Church du Soleil

The Rev. Schuller's daughter puts on a show. Very cool puppets rule

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Throughout Creation, the word "God" is never spoken.

Instead, Milner has substituted "the presence." She says the George Lucasian phrasing is intended as a term of intimacy.

"It's also supposed to be a term of endearment," Milner says. "My husband is named Tim, and I probably call him Tim three times a year. Otherwise I call him 'Honey.'"

Professor Ben Hubbard, a Cal State Fullerton professor of comparative religion, and likely somebody's honey himself, isn't too surprised to hear about the use of "the presence" in lieu of "God" at a Robert H. Schuller venue.

"It probably was just a creative way of trying to make people think a little differently about what that word means," Hubbard says.

The professor hasn't seen Creation,but in the past he's lunched with Schuller, toured the Cathedral campus and attended an event there with Middle Eastern Islamic leaders. The Grand Mufti of Syria was expected to show, Hubbard recalls, but didn't.

"That is not the kind [of outreach] that's typical of evangelicals," Hubbard says.

Hubbard also knows a little something about the Crystal Cathedral's parent denomination, the moderate Reformed Church in America. And he's able to speak sagely about Schuller, the Norman Vincent Peale disciple and pioneering TV minister who moved to Southern California a golden anniversary ago and began conducting services at a drive-in movie theater, long before he could afford to hire architects Richard Neutra, Richard Meier and Johnson to develop his Garden Grove acreage.

"Schuller is very much a showman and a promoter and an entrepreneur-type person with a theology that's very much centered in the power of positive thinking," Hubbard says. "He does not hew to the evangelical line. [He takes] kind of a cautious middle-of-the-road point of view for the most part."

By way of comparison, Hubbard says, he recently attended an eighth-grade graduation ceremony at a Calvary Chapel school.

"It was a very religious ceremony, full of quotes from the scripture," Hubbard says. "It was bad enough until they got to the science teacher who gave out the science award. [The teacher was] telling us how he had fought against evolution, that evolution was all wrong and that was an important key to their science curriculum . . . That's very typical of that approach."

Indeed, in contemporary America it's open season on Darwin's finches. "I'm startled when I hear these statistics to the effect that something like 70 percent of Americans reject evolution, finding it godless," Hubbard says. "It's just a bogeyman for so many people."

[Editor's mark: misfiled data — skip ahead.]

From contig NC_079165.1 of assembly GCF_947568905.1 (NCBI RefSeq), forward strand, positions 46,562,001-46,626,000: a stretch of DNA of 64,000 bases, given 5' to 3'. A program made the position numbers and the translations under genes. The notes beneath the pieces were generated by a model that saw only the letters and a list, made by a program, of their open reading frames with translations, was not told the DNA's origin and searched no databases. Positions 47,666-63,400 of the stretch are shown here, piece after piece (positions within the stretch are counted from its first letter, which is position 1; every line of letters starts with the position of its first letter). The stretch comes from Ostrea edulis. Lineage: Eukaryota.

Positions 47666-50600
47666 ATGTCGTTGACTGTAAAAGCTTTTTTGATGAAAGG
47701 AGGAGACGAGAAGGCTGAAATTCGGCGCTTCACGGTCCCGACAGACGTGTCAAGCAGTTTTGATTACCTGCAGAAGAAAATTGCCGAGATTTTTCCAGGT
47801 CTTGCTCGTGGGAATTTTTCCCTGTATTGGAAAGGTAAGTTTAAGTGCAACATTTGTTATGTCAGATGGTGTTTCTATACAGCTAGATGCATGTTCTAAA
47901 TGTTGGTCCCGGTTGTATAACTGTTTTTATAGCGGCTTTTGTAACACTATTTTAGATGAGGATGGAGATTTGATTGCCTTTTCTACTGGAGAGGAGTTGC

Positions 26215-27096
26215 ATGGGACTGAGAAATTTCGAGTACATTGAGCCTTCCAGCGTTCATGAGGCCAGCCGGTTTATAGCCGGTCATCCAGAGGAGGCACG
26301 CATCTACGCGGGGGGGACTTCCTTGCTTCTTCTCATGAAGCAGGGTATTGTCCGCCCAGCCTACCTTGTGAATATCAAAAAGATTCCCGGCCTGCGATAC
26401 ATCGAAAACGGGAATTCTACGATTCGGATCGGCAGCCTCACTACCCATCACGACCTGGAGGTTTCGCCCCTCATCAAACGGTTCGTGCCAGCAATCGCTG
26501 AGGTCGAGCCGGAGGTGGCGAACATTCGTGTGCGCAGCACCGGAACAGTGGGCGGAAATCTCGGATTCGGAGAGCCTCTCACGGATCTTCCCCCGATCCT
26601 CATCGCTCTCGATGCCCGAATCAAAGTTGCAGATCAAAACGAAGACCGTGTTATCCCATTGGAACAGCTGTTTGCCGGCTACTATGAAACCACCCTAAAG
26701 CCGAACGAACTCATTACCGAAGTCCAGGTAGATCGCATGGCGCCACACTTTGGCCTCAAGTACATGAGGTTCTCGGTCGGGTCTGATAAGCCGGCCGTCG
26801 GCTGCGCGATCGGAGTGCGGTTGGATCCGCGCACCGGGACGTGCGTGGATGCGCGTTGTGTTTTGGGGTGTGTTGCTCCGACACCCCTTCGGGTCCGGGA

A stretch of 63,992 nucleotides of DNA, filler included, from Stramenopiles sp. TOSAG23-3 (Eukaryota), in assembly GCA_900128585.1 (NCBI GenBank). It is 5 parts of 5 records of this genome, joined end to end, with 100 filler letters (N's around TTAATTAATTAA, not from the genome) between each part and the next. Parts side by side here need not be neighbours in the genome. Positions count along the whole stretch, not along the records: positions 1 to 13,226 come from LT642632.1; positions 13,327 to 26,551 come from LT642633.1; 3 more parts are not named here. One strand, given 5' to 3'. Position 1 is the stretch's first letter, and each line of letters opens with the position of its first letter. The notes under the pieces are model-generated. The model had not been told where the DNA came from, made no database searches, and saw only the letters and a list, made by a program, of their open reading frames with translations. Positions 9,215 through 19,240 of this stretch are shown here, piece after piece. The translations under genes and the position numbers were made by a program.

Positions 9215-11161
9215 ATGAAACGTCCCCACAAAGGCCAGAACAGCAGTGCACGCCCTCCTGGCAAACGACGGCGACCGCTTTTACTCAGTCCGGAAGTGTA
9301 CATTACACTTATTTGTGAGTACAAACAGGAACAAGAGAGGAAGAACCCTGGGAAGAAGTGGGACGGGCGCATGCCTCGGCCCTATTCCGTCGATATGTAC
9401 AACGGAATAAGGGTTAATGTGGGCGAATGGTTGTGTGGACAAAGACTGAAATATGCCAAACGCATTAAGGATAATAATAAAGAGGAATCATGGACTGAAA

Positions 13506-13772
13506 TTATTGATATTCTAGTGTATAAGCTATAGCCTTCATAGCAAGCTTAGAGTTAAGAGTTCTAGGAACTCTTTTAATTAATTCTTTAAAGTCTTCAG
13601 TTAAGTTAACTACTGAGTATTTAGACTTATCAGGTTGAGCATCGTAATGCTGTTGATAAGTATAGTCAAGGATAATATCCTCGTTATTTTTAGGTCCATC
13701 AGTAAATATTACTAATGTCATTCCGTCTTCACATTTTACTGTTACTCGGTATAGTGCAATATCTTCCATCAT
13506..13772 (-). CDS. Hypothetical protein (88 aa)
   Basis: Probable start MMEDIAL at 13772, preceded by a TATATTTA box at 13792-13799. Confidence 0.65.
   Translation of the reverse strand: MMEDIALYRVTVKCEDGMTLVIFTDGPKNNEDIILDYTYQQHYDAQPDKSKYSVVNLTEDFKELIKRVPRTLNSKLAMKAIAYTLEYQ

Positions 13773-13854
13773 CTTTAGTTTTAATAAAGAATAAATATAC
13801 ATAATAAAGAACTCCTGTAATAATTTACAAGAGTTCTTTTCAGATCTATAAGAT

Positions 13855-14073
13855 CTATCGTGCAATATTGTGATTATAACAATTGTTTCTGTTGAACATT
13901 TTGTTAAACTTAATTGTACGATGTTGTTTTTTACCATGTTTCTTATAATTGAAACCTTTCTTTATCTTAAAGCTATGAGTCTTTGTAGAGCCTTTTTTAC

Audience members who would have felt at home at the Calvary Chapel graduation might sometimes feel out of luck during Creation.The night we attended, four senior citizens departed their ticketed seats and bum-rushed the stage, settling in a few rows from the front—the house that night, a Tuesday, was perhaps 40 percent full. If they thought getting closer would make things any clearer, they were disappointed . . . and confused.

"You'd get more out of it if it was literal," one woman, a veteran of the Gloryshows, said. One of the men with her concurred, complaining that Creationwasn't biblical enough: "Adam and Eve were born nude," he said. "Here they had clothes on. I wanted to see a fig leaf."

Aerialist extraordinaire C. Derrick Jones, who plays Adam three nights per week, gets a laugh out of the comment. He says he was game for nudity, so long as it wasn't too distracting. His wife, Nehara Kalev, who plays Eve those same Wednesdays, Fridays and Sundays, points out that Creationis an all-ages show.

Jones and Kalev are performance artists whose marriage ceremony last year took place in midair, above a theater stage, in front of a paying audience and newspaper critics. Legendary performance artist Rachel Rosenthal ministered the event.

When Milner is informed of the nudity comments, she too chuckles, and urges a more abstract consideration. "What really is nakedness?" she says.

* * *

A week before his Crystal Cathedral trek, Jim Underdown and a physician pal visited the Institute for Creation Research (ICR) in North Santee in San Diego County, a place where the proprietors maintain that everything in the universe was created during the six days described in Genesis.

Between the ICR, Milner's play, the public-opinion polls and wavering educators, it's enough to make a secular humanist pine for Clarence Darrow.

"These are the most dangerous times in at least decades, probably since the Scopes trial," Underdown says.

The atheist is back in the white Toyota, traveling the space somewhere between Disneyland and the California Science Center.

To pass the time, he bats around the creation stories of various cultures and religions. One features a turtle. Another aliens. A third, as seen tonight, a serpent and an apple.

Does he have a favorite?

"Yeah," Underdown says. "It's called the Big Bang."


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